Think about the time when you started your first day at a new job; you probably arrived a little earlier than usual, were eager to jump in where needed but mostly, you were probably learning the ropes of your new position as well as getting a better understanding of the structure of your new workplace.
The first few days for a new employee at an any organisation are vital, as it allows time for the new employee to become familiar with an organisations procedures and operations. It is important that all aspects of an organisation, relevant to the new employee, be covered during the first few initial days which should include; safety and health training.
It is imperative to train a new employee in health and safety as soon as they start working at a new organisation so as to avoid any work-related incidents which may be a result of a lack of experience or familiarity with the health and safety regulations.
Organisations and workplaces should, therefore, invest in developing a formal safety program that is part of the employee orientation process. Doing so, will ensure that a new employee is equipped with the necessary knowledge on safety, health and environmental policies; housekeeping standards, hazard communication, emergency response procedures, care and use of protective equipment, etc.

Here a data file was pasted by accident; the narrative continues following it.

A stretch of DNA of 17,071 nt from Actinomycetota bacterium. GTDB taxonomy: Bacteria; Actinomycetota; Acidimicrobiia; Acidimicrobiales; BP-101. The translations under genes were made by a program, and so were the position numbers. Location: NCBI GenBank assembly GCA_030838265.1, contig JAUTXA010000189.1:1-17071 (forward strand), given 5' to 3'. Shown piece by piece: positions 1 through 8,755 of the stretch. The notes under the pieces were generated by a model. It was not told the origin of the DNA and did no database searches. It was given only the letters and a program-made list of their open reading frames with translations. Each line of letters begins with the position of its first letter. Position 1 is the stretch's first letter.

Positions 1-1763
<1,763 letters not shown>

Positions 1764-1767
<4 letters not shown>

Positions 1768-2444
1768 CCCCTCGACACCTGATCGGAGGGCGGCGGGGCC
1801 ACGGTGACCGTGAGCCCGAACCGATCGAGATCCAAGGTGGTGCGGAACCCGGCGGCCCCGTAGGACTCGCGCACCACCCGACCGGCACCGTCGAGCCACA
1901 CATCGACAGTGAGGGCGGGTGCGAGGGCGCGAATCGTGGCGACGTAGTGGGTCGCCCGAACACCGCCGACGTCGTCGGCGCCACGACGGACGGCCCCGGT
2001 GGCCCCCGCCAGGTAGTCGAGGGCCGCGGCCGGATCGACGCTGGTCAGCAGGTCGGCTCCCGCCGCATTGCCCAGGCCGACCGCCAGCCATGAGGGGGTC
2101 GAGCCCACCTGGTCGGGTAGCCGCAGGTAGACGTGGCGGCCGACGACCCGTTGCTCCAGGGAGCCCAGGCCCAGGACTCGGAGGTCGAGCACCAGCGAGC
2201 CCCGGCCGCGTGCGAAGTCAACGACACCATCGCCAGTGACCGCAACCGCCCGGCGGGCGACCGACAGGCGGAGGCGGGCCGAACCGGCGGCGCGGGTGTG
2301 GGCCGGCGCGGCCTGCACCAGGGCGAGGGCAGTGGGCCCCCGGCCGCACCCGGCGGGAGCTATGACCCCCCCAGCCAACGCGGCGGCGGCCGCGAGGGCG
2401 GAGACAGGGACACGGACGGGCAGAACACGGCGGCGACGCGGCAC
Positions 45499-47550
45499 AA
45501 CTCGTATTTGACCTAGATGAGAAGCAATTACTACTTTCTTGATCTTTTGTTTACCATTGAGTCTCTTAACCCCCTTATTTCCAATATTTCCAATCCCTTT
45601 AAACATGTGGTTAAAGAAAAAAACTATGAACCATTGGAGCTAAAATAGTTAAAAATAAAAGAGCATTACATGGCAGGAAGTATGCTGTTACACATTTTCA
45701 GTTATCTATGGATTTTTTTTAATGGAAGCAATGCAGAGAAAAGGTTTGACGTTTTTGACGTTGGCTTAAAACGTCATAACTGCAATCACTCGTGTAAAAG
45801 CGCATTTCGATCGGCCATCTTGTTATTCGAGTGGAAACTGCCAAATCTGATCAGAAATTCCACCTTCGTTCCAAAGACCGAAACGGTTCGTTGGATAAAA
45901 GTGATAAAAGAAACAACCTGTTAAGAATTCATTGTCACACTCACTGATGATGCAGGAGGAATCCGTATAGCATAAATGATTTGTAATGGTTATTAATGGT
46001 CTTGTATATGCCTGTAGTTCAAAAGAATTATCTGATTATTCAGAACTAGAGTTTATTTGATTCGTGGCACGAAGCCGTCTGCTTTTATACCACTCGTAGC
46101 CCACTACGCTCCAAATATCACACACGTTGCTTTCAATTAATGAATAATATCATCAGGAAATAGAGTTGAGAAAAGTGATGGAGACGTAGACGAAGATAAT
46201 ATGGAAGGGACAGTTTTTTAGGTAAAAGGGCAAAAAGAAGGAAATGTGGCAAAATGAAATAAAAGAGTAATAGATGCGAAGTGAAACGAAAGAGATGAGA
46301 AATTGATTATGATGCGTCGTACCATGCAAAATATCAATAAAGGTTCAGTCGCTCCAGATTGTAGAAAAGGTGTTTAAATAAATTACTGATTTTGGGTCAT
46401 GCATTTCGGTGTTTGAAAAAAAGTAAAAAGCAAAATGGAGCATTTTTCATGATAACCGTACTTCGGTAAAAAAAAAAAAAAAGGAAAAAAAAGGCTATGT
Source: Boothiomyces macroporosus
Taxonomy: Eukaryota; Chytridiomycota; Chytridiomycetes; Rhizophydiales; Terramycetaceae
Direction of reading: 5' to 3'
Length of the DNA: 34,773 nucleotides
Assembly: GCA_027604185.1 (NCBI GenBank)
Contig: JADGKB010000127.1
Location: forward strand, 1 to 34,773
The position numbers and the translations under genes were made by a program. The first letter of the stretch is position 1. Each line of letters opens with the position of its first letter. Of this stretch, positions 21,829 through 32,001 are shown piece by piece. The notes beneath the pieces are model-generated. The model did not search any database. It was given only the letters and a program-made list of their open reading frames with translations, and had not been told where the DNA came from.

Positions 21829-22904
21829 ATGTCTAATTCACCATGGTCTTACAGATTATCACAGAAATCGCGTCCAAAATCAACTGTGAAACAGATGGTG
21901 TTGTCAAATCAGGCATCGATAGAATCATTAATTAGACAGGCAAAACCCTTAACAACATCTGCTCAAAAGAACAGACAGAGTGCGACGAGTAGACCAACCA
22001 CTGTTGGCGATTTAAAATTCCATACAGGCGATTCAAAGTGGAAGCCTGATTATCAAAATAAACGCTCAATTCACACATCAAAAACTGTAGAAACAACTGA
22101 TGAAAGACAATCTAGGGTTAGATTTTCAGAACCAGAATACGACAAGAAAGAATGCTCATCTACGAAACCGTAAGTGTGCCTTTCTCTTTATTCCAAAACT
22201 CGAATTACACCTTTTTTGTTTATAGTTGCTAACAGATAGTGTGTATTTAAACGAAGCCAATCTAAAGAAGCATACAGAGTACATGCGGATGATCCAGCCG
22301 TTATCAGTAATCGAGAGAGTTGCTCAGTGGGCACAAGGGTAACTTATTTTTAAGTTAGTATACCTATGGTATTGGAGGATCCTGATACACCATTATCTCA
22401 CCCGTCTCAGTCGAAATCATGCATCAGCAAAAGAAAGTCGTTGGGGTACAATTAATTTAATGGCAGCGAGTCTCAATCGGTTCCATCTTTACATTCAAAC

Supervisors should always stay up-to-date on training and safety policies which are inline with the organizations current training manual and safety regulations. If a supervisor is to advise a new employee in a way that contradicts the organisations training manual and safety policies, a new employee may question the credibility of the safety training they have received. It is, therefore, important that emphasis not only be placed on new employee safety training but that priority also be given to keeping supervisors informed and up-to-date on all current health and safety training policies and manuals.
We now know that training a new employee in health and safety policies within an organization is of utmost importance but we cannot expect to simply hand a new employee a manual to read and call it a day on training. Supervisors and trainers should take the time to show a new employee exactly how safety works within their organisation.
A hands-on approach to training will effectively equip a new employee with the tools and know-how on how to respond and react when they are in a hazardous situation. This could not only save valuable equipment and/or products but also lives.
Edited and adapted by Tamrin Feldman